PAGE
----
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Michael Moore answers our dirty questions

As the controversial American director hits the UK with his new movie 'Where to Invade Next'. Dirty Movies asks him some bombastic questions about the role of the US in the recent coup d'état in Brazil; he also talks about Corbyn and Brexit

On the occasion of the UK release of his latest movie Where to Invade Next, DMovies talked to Michael Moore about his film and politics. His last documentary is an expansive, hilarious and subversive comedy in which the director from Flint confronts the most pressing issues facing America today. With his typical humour, Moore drives into this new kind of vérité road movie “invading” foreign countries and “stealing” the best ideas, in order to reintroduce them back in the US. He goes to eight European countries and Tunisia.

This is a highly effective, extremely funny and entertaining movie. Most importantly, it serves a dual purpose. Firstly, it educates uneducated Americans about the enormous shortcomings of their country. Secondly, it allows foreign audiences to reconcile with the US by telling them that Americans too can recognise their failings.


France is one of the countries ‘invaded’ by Moore, where he eats with children


Brexit and Corbyn

The UK is not one of these countries. Moore explains why: “We’re not over Tony Blair and Bush yet. We’re not over the damage of the war. The UK is a toxic place and now you want to leave EU. You sacrificed in the 1930s and 1940s to save Europe, why do you want to leave?”

He emphasised that the tour he made with the film was a playful way to tell what is wrong with America, and how Americans can learn from Europe. Moore remembered that “Britain was the first country to abolish slavery” – the Slavery Abolition Act dates from 1833; the US abolished slavery 32 years later with Lincoln 13th Amendment. DMovies observed that this claim is controversial, as slavery was abolished more for financial than moral reasons. Moore insisted that “for whatever reason, history was changed”.

Moore believes that Jeremy Corbyn is “a wonderful step-forward in the [British] Labour Party, which is now getting back to its roots”. He would probably reconsider the decision of not taking any good British idea for his movie, if Corbyn were to be the next Prime Minister.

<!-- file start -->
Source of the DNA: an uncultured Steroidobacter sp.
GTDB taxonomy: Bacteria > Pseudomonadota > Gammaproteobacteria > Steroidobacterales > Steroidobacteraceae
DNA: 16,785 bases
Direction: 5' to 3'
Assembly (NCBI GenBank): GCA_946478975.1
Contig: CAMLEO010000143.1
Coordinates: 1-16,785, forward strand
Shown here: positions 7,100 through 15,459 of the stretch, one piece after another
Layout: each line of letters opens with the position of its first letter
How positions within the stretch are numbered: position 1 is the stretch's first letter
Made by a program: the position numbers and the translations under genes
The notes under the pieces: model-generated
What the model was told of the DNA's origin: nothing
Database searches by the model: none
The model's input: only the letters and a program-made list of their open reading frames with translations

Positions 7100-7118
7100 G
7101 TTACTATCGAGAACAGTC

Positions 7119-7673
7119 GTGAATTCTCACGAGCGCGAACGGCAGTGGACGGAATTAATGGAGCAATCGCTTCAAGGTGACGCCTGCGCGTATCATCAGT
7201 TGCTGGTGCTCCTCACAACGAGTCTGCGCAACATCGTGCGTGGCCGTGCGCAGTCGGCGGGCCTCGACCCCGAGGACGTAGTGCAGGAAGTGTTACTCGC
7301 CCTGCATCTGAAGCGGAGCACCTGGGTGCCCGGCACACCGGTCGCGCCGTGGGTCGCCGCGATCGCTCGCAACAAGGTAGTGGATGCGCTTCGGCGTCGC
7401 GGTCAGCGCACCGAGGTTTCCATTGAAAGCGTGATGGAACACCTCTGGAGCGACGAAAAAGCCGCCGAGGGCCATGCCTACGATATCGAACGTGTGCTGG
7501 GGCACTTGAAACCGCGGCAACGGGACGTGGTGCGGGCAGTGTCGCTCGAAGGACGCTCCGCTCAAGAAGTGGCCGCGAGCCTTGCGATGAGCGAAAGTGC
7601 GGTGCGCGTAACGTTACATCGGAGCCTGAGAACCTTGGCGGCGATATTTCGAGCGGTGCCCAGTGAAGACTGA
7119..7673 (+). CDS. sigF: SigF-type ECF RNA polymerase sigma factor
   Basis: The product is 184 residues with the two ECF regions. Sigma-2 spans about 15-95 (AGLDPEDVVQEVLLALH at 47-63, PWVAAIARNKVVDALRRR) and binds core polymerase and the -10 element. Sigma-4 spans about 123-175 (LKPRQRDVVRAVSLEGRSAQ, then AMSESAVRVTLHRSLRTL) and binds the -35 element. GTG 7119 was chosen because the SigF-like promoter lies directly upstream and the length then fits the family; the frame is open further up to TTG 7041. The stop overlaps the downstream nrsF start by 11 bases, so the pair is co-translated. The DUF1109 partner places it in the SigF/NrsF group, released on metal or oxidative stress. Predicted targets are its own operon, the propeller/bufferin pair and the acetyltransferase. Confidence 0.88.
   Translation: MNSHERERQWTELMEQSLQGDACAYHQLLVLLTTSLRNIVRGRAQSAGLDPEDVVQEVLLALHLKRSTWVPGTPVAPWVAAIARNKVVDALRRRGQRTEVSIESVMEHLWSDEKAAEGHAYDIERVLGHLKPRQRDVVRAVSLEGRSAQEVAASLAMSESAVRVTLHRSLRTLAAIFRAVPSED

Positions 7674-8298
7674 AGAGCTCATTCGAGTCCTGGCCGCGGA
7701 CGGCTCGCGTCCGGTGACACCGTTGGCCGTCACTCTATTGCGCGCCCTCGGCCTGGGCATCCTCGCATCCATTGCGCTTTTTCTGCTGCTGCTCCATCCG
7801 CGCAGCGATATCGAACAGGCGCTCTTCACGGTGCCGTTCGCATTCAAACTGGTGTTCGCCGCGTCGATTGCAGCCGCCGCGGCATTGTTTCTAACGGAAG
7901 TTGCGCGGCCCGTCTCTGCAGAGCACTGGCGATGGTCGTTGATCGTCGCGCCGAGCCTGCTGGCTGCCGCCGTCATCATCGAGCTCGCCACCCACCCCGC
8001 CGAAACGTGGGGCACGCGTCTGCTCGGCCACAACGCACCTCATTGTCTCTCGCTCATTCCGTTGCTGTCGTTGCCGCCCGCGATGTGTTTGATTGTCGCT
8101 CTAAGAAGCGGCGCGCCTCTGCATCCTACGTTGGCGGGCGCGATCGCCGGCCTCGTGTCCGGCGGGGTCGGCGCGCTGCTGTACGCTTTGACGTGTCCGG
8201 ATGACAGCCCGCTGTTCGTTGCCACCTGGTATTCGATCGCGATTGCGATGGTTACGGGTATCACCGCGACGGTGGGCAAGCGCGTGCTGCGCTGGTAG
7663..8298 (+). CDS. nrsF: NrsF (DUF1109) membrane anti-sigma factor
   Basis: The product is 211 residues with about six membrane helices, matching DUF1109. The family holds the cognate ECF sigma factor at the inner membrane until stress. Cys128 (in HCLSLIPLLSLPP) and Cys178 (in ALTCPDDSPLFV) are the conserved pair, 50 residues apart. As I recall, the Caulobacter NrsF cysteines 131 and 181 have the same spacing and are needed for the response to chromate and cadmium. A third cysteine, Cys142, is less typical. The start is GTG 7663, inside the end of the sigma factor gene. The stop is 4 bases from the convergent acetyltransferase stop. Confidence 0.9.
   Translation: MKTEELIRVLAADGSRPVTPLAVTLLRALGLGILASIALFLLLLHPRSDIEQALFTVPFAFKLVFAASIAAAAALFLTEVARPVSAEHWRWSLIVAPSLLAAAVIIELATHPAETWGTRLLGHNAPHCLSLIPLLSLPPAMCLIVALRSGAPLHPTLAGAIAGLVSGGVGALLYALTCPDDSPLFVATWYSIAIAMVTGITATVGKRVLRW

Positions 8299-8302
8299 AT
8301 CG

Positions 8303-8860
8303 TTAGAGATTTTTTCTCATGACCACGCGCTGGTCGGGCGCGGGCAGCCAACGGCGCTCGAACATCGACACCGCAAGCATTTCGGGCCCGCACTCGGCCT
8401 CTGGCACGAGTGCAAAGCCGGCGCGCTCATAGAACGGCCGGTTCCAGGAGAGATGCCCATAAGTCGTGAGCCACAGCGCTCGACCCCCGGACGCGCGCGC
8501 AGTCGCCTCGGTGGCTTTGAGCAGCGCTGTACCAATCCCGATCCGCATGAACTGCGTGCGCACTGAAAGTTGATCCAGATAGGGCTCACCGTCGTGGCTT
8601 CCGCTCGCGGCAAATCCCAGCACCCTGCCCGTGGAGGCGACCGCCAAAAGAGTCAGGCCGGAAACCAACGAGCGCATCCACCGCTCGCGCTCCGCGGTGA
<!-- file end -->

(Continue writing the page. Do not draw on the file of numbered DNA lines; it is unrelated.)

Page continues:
The interviews in Where to Invade Next are witty and sobering, while the film title is a joke about the American imperialistic attitude, as well as its the habit of invading sovereign nations and meddling in international affairs.


Jeremy Corbyn is a man of many faces.


Nothing beyond Carnival

Nearly everyone on the planet has an opinion about the American way of life, because most countries are consistently bombarded with American values and culture. But the opposite does not occur. It is true, though, that Where to Invade Next is majorly centred in Europe and in the US. Moore did not travel to the Southern Hemisphere. It is hard to understand why someone as well-travelled, cultured and critic as Moore never looked beyond the equator.

So DMovies decided to stoke the flames.

We asked the filmmaker whether he was aware that a coup d’état took place in Brazil last month, and that the US government tacitly expressed their support – the American Under Secretary of State for Political Affairs Thomas Shannon met with a key perpetrator of the coup during the process. Brazilians politicians now in power openly show their loyalty to Washington. Moore nodded, confirming his apparent knowledge of the procedures.

So, do the US plan to invade Brazil next, we asked. He replied: “The majority of the American population remembers Brazil exists once in a year, during Carnival time. That is pretty much all we know about the country.”

He then finished off, tongue-in-cheek: “Of course the US never supported any coups in Latin America. Our history tells so!”

DMovies often discussed the coup in Brazil by raising awareness of films such as the British documentary Beyond Citizen Kane (Simon Hartog, 1993) and The Shock Doctrine (Mat Whitecross/ Michael Winterbottom, 2009) – click on the films names in order to accede to the respective articles


According to Moore, most Americans only know Brazil for its Carnival.


So, where to watch the film?

Where to Invade Next opens Sheffield Doc Fest on June 10th, with a screening broadcast simultaneously nationwide in 127 movie theatres. Moore is very grateful that people in the UK understand satire. He concedes that he is influenced by British black humour and the traditional ways BBC produces documentaries.

Click here in order to read our review of Where to Invade Next DMovies watched the film earlier this year when it showed at the 66th Berlin Film Festival.

And watch the film trailer below:


By Maysa Monção - 09-06-2016

Maysa Monção is a Brazilian writer, teacher, translator, editor and art performer who currently lives in London. She has a Masters Degree in Film Studies from Tor Vergata University in Rome, Italy, ...

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